permit, trafficking operations within the country.

¶J. EFFORTS TO INVESTIGATE AND PROSECUTE GOVERNMENT OFFICIALS
FOR INVOLVEMENT IN TRAFFICKING: The government significantly
increased its efforts to investigate and prosecute government
officials’ involvement in trafficking in the reporting
period. Police officer Dennis Reci, charged in June 2005 for
allegedly trafficking minors for sexual exploitation at his
nightclub in Manila, was convicted and received a life
sentence in September 2009, the first known conviction of a
public official for a trafficking-related offense in the
Philippines (see reftel C.) In 2009 the DOJ charged an
immigration official with labor trafficking for her role in
facilitating the illegal movement of domestic workers through
Clark Freeport Zone’s Diosdado Macapagal International
Airport (DMIA) to Malaysia, the first such case brought
against an immigration official in the Philippines.
Information received through her arrest led to 15 other
immigration officials being relieved of their duties at DMIA
on February 12, 2010. The 15 officials were transferred to
the BI’s main office in Manila pending an investigation into
their alleged role in the movement of trafficked persons
through DMIA by a joint DOJ, BI and NBI task force.

In January 2009, the Office of the Ombudsman formalized the
Tanodbayan (Ombudsman) Against Government Employees Involved
in Trafficking (TARGET), composed of six special
investigators and two prosecutors tasked to investigate cases
against government officials engaged in trafficking in
persons or trafficking-related corruption. During the
reporting period, TARGET conducted fact-finding
investigations into four government personnel allegedly
involved in trafficking cases.

To improve its capacity to combat corruption in human
trafficking cases, the Office of the Ombudsman, VFF, IJM and
Ateneo Human Rights Center signed a Memorandum of Agreement
in February 2010 to jointly prosecute corrupt government
officials and train government employees in agencies
vulnerable to trafficking-related corruption.

¶K. INTERNATIONAL PEACEKEEPING TROOPS: The Philippines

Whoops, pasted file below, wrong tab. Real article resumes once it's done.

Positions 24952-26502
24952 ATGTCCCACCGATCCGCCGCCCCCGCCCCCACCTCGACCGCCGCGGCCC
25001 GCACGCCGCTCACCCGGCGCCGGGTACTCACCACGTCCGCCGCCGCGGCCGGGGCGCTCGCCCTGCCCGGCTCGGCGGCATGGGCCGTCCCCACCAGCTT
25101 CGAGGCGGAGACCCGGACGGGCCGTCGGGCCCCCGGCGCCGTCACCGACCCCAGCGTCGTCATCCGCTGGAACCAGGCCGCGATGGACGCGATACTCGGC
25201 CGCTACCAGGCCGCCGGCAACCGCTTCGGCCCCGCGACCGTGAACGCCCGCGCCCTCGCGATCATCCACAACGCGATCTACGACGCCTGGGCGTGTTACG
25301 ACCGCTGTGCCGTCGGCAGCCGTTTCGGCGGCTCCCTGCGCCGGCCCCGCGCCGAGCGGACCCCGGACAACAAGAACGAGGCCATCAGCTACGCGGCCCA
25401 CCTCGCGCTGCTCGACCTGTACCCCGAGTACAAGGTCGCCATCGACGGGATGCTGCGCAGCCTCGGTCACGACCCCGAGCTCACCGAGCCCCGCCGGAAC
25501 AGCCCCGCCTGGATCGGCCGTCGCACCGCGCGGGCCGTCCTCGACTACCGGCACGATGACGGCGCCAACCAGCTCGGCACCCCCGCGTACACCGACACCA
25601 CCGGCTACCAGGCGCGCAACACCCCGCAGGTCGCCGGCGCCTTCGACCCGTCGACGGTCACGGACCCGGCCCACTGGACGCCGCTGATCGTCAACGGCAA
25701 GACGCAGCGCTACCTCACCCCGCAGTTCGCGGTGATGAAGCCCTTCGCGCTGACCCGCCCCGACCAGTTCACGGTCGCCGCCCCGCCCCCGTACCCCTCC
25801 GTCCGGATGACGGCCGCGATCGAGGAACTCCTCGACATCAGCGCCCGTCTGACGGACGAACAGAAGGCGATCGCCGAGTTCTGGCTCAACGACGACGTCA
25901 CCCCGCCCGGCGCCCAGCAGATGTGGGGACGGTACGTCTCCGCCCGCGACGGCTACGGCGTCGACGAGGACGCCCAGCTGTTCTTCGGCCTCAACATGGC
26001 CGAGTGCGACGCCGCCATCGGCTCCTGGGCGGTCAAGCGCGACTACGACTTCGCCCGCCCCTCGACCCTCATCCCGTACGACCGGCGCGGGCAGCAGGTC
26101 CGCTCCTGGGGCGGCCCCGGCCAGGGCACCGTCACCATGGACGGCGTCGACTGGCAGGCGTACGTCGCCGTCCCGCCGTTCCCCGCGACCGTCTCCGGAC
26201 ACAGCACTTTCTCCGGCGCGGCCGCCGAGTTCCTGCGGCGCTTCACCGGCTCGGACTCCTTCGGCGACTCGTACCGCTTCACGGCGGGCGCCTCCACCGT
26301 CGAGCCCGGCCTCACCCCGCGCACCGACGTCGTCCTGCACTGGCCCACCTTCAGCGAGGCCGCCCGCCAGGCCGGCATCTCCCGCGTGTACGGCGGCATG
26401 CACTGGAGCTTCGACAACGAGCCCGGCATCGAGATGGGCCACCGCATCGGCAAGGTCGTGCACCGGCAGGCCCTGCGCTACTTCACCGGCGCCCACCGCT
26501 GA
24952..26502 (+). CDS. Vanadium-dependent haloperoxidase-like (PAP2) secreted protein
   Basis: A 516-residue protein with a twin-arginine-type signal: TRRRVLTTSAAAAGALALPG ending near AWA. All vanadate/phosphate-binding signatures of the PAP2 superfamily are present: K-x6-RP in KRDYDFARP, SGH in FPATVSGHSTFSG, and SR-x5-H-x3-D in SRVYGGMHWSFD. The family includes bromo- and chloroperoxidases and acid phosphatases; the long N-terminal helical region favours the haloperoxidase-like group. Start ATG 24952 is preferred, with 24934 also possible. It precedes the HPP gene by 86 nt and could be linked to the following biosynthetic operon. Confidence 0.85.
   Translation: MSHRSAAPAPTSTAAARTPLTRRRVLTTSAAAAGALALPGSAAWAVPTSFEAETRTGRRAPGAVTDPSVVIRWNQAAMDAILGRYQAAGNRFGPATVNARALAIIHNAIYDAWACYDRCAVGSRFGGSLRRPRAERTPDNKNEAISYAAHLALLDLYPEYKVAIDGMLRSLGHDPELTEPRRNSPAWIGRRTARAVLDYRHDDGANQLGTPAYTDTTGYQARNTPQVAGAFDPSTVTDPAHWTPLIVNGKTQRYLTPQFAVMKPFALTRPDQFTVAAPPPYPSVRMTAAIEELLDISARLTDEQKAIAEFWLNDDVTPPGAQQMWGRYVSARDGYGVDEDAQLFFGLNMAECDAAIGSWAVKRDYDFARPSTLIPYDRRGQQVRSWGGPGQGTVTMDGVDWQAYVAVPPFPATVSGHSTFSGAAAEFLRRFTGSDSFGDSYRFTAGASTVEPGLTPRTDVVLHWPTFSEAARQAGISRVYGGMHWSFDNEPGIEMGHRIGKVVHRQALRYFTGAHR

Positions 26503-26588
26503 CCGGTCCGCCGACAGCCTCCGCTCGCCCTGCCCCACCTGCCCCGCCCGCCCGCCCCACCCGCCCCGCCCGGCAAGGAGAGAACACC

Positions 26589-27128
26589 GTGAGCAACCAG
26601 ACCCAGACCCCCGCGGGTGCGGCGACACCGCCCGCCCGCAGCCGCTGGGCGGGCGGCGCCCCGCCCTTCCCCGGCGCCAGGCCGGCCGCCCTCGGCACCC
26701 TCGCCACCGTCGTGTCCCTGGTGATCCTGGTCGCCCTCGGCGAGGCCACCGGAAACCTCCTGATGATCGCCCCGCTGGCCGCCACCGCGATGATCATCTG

deployed over 1,000 military and police personnel in United
Nations peacekeeping missions. During the reporting period,
there were no reports of Philippine peacekeepers engaging in
or facilitating trafficking, or exploiting trafficking
victims.

¶L. CHILD SEX TOURISM: Child sex tourism remained a serious
problem for the Philippines. Sex tourists reportedly came
from Asia, Europe, North America, and Australia to engage in
sexual activity with minors. In 2009, the Bureau of
Immigration deported two foreign sex offenders and
pedophiles, and in a joint program with the Australian
Federal Police denied entry to 19 Australian sex offenders
upon their arrival in the Philippines. The government also
cooperated with the U.S. in prosecuting American nationals
under the terms of the U.S. PROTECT Act of 2003, which
criminalized the commission of child abuse by American
nationals overseas, including child pornography and other
sexual offenses against a minor.

————————————
PROTECTION AND ASSISTANCE TO VICTIMS
————————————

¶5. (SBU) The answers below are keyed to the format contained
in ref A, para 28.

MANILA 00000293 011 OF 018

¶A. VICTIM AND WITNESS PROTECTION: Under the Witness
Protection, Security, and Benefit Program, the DOJ offered
protection to witnesses from reprisals and economic
dislocation by providing security protection, immunity from
criminal prosecution, housing, livelihood expenses, travel
expenses, medical benefits, education for dependents, and job